Monthly Archives: February 2017

Part Five of My Non Fiction

At this point of my story, I need to beg my reader’s forgiveness. You see, at this point of my life I met two men, two men whose presence in it was the catalyst that changed me from a terrified, abused woman who truly, deeply believed no one needed her, that her life was completely worthless into the person I am today. I can’t tell this story without them being a part of it because they aren’t supporting roles. They’re main characters I owe my life to.

So what’s the problem you ask?

The problem is that years ago I promised I would never put them in a book. They knew who they were dealing with. They covered their tracks well.

So bear with me as I try to keep my promise to them.

Kickboxing practice at Hard Drive was my therapy. I loved every second I was there and I loved my ever growing band of teammates. However, I only talked to them during class. When class was over I packed my bag and went home.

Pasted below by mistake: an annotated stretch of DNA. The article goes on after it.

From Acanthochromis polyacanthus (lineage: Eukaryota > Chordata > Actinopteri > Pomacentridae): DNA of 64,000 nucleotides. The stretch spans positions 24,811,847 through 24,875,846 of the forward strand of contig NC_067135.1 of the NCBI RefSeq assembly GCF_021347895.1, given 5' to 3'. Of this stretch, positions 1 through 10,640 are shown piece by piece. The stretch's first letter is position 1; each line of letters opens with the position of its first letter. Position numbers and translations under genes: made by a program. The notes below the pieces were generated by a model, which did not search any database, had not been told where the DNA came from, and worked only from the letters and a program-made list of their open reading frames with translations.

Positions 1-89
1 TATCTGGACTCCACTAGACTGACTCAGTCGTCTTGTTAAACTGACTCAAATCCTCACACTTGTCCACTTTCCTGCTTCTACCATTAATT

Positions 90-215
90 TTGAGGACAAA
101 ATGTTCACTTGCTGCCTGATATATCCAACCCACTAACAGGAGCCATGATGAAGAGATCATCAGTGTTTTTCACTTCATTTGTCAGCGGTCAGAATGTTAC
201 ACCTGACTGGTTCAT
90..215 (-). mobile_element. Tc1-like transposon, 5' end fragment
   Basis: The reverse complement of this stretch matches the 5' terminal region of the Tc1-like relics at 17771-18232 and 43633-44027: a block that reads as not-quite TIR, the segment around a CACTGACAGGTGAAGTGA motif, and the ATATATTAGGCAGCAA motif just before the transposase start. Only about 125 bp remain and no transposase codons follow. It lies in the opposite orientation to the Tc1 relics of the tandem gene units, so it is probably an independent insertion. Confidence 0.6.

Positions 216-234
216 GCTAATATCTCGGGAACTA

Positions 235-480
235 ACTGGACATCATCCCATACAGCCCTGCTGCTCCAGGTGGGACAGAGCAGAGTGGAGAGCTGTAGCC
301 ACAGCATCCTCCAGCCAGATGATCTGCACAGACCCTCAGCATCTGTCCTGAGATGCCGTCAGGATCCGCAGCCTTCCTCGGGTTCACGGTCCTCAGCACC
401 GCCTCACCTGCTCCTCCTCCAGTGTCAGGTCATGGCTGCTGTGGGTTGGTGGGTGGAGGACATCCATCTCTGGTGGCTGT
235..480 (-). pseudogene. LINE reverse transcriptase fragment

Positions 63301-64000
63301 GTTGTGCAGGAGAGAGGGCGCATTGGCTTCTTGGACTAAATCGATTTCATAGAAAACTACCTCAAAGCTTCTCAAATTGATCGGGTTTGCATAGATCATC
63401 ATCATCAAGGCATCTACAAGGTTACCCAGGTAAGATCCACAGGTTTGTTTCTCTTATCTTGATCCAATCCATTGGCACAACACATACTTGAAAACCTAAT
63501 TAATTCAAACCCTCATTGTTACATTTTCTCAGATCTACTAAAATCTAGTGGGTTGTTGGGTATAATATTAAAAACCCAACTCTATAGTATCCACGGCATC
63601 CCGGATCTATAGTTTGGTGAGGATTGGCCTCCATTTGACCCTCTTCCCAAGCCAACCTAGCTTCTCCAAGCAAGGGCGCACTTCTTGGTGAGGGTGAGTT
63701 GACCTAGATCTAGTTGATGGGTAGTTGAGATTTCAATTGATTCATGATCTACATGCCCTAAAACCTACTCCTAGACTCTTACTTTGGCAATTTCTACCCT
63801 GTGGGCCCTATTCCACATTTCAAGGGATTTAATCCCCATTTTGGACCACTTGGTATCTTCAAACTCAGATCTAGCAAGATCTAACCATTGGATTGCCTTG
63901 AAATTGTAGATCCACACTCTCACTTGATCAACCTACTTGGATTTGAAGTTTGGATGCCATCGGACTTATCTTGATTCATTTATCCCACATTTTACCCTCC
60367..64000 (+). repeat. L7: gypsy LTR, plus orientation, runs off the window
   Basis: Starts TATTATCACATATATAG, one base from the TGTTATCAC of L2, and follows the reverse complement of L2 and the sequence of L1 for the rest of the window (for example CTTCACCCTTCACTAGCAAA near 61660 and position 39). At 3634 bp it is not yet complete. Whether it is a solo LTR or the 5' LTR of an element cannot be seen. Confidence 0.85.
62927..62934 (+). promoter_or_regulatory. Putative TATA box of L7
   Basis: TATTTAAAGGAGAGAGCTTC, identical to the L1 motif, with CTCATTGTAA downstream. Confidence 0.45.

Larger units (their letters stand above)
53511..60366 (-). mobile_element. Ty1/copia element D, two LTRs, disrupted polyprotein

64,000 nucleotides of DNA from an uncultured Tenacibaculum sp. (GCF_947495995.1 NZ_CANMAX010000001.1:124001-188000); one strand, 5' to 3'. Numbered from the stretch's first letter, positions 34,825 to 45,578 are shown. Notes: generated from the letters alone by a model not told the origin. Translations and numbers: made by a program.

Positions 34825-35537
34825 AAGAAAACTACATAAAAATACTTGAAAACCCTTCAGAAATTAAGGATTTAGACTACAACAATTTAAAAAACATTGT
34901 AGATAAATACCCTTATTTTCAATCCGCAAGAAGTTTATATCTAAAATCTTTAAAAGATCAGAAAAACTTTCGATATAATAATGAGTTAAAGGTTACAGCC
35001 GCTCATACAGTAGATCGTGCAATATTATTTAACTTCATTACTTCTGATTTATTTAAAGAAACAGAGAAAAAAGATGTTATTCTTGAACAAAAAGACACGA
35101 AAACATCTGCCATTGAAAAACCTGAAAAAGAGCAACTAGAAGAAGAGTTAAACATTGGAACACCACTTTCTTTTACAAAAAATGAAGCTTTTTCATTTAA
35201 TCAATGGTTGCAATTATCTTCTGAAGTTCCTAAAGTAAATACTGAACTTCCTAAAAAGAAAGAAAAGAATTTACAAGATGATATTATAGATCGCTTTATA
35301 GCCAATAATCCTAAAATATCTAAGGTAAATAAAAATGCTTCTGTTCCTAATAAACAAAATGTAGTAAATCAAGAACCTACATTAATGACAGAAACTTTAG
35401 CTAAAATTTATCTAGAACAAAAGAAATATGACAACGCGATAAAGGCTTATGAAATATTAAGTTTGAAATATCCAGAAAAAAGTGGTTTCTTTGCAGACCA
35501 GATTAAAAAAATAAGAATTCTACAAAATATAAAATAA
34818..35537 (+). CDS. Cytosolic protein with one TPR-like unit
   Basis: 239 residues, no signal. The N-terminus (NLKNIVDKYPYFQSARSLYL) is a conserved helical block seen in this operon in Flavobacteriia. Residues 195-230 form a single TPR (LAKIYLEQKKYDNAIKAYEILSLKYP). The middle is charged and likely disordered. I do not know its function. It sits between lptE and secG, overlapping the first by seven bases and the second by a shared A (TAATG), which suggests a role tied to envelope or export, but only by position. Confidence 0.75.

New people and crowds frightened me to the point of anxiety attacks. I never knew who knew my ex. I never knew when he would show up. I spent years thinking my feelings were lost love. It took two decades to realize it was pure terror. He had control on me still and I couldn’t shake it. I was in prison and I figured death was the only way to freedom.

Keoni suggested several times to our class to take advantage of the open gyms Hard Drive offered. It took awhile for me to catch on but finally I started going. It was alone time for me to gather my thoughts. The gym was my peaceful sanctuary. When I was there I kept to myself reviewing drills I had learned that week.

One Friday night I wasn’t alone. There were two guys with me doing jiu jitsu together. I struck the bag for several moments then took a step back to catch my breath. 

Suddenly one man busted out laughing and shouted, “she heard you!”

I frowned, looked at them and asked “heard what?”

Supposedly one had told the other to “mount him”, a perfectly innocent request for jiu jitsu but something that could be wildly misunderstood outside gym doors.

I laughed.

They laughed.

And a friendship was born.